I am sure that all my fellow movie freaks would have been awed by atleast one role of Jack Nicholson in his stellar career spanning over 30 years. I have been a great fan of Jack Nicholson’s after watching “The Shining”, directed by Stanley Kubrick, which is truly a masterpiece in its own sense. I should confess that I am dumb enough to miss most of his movies, a mistake for which I should start seeking atonement at the earliest. Here I shall be talking about Nicholson’s Randall Patrick McMurphy in “One Flew over the cuckoo’s nest”, the movie adaptation of Ken Kasey’s book, of the same name.
One flew starts off in a bland picturesque locale with a car driving in McMurphy to a mental asylum. This mental asylum presents a picture of disdain, with patients merely surviving, leading a mundane life, with little or no hope of getting better.
McMurphy faces five assault charges and fakes mental illness to come to this institution with the sole intention of serving his remaining time in ‘luxury’, than in the grim environment of prison. However, he quickly finds out that surviving the institution with its desolate patients and the monstrously repressive Nurse Ratchet [Lousie Fletcher] is much harder than he imagined. But McMurphy is aggressively optimistic and his optimism pervades the institution, uplifting the spirits of its battered inmates. He takes them fishing, plays basketball with them, places impossible bets with them and even sets up date for a stuttering kid. I am not aware of this actor’s name, but his portrayal of the stuttering character Billy is impeccable and is definitely worth a mention. McMurphy strikes a friendship with a deaf and mute Native American inmate[whom he calls ‘Chief’] which is of a great significance in the movie. This is the best I can say without letting out any spoilers.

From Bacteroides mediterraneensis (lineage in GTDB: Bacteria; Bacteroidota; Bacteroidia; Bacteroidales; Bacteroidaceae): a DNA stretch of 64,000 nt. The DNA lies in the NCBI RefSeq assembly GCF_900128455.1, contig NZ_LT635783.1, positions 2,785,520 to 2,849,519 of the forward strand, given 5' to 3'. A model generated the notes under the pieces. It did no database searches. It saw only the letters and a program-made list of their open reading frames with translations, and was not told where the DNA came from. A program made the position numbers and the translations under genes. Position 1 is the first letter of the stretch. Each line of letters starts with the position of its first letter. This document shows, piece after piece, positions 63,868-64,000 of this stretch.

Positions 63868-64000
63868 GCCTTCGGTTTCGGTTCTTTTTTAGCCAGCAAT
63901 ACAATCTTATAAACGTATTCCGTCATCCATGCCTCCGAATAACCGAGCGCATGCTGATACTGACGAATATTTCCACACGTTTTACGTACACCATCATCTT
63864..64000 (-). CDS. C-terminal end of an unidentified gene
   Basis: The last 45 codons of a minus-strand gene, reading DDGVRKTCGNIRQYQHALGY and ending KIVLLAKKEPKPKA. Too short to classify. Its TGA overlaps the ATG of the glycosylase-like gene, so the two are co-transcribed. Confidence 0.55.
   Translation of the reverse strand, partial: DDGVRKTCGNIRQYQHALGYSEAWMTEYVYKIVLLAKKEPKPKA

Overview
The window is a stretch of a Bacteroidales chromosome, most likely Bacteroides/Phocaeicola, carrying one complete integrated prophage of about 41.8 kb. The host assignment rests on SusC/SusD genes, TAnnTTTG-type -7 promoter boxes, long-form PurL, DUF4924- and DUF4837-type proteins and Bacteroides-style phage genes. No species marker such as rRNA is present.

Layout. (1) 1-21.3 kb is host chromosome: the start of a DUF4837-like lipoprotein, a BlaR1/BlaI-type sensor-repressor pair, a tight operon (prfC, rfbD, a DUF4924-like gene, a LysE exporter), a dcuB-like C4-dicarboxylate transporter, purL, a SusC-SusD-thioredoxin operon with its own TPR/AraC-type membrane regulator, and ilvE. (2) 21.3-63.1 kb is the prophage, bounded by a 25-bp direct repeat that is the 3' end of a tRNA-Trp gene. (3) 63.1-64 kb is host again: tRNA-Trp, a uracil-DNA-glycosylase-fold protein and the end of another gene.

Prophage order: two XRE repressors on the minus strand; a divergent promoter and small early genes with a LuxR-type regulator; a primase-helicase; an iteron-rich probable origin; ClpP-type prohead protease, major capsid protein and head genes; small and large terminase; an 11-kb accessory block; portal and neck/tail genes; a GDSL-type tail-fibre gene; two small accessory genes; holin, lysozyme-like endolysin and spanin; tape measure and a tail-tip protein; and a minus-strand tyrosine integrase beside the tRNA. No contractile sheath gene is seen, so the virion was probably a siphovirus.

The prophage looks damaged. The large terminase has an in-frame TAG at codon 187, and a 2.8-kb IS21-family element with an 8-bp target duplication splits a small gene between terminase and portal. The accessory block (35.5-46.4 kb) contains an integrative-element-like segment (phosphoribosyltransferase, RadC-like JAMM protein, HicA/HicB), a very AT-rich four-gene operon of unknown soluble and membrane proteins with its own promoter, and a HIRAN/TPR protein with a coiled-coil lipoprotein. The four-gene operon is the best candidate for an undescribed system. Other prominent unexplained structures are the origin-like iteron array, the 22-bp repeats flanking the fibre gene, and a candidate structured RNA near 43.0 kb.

Nicholson truly bags the best moments of the film. One brilliant scene has him doing an imaginary play-by-play commentary of the 1963 World Series to the group of inmates, who are not allowed to watch the game on TV. It is a poetic sequence and Nicholson goes crazy with his delivery, describing baseball with colorful anecdotes and profanity. Another scene which has to be mentioned is the one wherein the camera is fixed on him while he is drunk. His expression changes from a sheepish smile to one filled with hope to the next with a forced smile, and finally drowsy, completely overcome by alcohol. These two scenes are few of the many hallmarks of Nicholson’s caliber as an actor.
Coming to the different aspects of the movie; the cinematography is flawlessly bleak and sets a perfect backdrop to aid the director in conveying the mood of the story. The background score is apt, dead silent when necessary, adding that extra punch to the scene. The direction by Milos Forman is top notch, bringing out the best from all his actors, from being uniquely uplifting to devastatingly depressing. One flew culminates in a powerful climax which brings out a myriad of conflicting emotions in the viewer, very apt for the story and brilliantly executed.
All in all, One flew over the cuckoo’s nest is a must watch for all those lovers of intense cinema with a penchant for poignant films . . .